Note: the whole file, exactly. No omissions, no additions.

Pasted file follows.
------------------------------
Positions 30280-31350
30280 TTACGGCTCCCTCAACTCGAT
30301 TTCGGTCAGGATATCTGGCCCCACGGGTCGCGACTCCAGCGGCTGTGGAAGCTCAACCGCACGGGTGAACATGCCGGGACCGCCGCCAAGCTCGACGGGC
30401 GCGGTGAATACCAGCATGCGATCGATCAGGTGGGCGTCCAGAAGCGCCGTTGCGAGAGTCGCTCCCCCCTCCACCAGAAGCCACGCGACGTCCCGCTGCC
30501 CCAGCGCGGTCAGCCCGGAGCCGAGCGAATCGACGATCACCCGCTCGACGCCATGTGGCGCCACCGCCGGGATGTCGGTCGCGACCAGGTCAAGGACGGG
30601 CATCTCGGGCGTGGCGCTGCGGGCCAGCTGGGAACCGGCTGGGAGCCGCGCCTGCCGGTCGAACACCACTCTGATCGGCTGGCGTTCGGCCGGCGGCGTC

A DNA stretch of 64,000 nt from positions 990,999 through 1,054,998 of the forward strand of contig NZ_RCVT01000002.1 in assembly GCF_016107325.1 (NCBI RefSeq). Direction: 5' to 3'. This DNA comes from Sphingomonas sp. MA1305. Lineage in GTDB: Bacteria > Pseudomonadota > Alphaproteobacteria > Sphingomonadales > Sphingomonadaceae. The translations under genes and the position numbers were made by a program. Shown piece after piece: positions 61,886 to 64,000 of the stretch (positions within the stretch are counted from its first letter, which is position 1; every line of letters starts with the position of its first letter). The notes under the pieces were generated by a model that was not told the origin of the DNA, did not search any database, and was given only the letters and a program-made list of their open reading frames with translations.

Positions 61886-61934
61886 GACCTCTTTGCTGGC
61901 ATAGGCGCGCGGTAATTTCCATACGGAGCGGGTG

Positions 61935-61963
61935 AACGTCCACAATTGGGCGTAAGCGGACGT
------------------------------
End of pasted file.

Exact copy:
Positions 30280-31350
30280 TTACGGCTCCCTCAACTCGAT
30301 TTCGGTCAGGATATCTGGCCCCACGGGTCGCGACTCCAGCGGCTGTGGAAGCTCAACCGCACGGGTGAACATGCCGGGACCGCCGCCAAGCTCGACGGGC
30401 GCGGTGAATACCAGCATGCGATCGATCAGGTGGGCGTCCAGAAGCGCCGTTGCGAGAGTCGCTCCCCCCTCCACCAGAAGCCACGCGACGTCCCGCTGCC
30501 CCAGCGCGGTCAGCCCGGAGCCGAGCGAATCGACGATCACCCGCTCGACGCCATGTGGCGCCACCGCCGGGATGTCGGTCGCGACCAGGTCAAGGACGGG
30601 CATCTCGGGCGTGGCGCTGCGGGCCAGCTGGGAACCGGCTGGGAGCCGCGCCTGCCGGTCGAACACCACTCTGATCGGCTGGCGTTCGGCCGGCGGCGTC

A DNA stretch of 64,000 nt from positions 990,999 through 1,054,998 of the forward strand of contig NZ_RCVT01000002.1 in assembly GCF_016107325.1 (NCBI RefSeq). Direction: 5' to 3'. This DNA comes from Sphingomonas sp. MA1305. Lineage in GTDB: Bacteria > Pseudomonadota > Alphaproteobacteria > Sphingomonadales > Sphingomonadaceae. The translations under genes and the position numbers were made by a program. Shown piece after piece: positions 61,886 to 64,000 of the stretch (positions within the stretch are counted from its first letter, which is position 1; every line of letters starts with the position of its first letter). The notes under the pieces were generated by a model that was not told the origin of the DNA, did not search any database, and was given only the letters and a program-made list of their open reading frames with translations.

Positions 61886-61934
61886 GACCTCTTTGCTGGC
61901 ATAGGCGCGCGGTAATTTCCATACGGAGCGGGTG

Positions 61935-61963
61935 AACGTCCACAATTGGGCGTAAGCGGACGT